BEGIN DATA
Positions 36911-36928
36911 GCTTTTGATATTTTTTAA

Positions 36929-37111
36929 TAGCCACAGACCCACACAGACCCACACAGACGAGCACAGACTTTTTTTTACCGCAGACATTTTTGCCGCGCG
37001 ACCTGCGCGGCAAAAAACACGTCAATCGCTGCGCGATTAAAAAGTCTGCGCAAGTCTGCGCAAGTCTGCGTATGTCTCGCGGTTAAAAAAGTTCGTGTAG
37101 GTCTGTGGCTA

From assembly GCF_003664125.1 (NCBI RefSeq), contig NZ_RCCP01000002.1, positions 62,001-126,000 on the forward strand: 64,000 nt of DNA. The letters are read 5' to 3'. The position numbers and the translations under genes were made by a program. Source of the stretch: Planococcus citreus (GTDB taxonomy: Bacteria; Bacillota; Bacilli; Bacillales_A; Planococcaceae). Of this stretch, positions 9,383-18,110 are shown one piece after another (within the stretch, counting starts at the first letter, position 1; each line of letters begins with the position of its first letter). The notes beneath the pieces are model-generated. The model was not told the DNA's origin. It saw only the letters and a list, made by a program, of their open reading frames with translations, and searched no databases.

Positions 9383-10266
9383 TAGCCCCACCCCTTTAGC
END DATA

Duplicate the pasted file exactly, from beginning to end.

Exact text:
Positions 36911-36928
36911 GCTTTTGATATTTTTTAA

Positions 36929-37111
36929 TAGCCACAGACCCACACAGACCCACACAGACGAGCACAGACTTTTTTTTACCGCAGACATTTTTGCCGCGCG
37001 ACCTGCGCGGCAAAAAACACGTCAATCGCTGCGCGATTAAAAAGTCTGCGCAAGTCTGCGCAAGTCTGCGTATGTCTCGCGGTTAAAAAAGTTCGTGTAG
37101 GTCTGTGGCTA

From assembly GCF_003664125.1 (NCBI RefSeq), contig NZ_RCCP01000002.1, positions 62,001-126,000 on the forward strand: 64,000 nt of DNA. The letters are read 5' to 3'. The position numbers and the translations under genes were made by a program. Source of the stretch: Planococcus citreus (GTDB taxonomy: Bacteria; Bacillota; Bacilli; Bacillales_A; Planococcaceae). Of this stretch, positions 9,383-18,110 are shown one piece after another (within the stretch, counting starts at the first letter, position 1; each line of letters begins with the position of its first letter). The notes beneath the pieces are model-generated. The model was not told the DNA's origin. It saw only the letters and a list, made by a program, of their open reading frames with translations, and searched no databases.

Positions 9383-10266
9383 TAGCCCCACCCCTTTAGC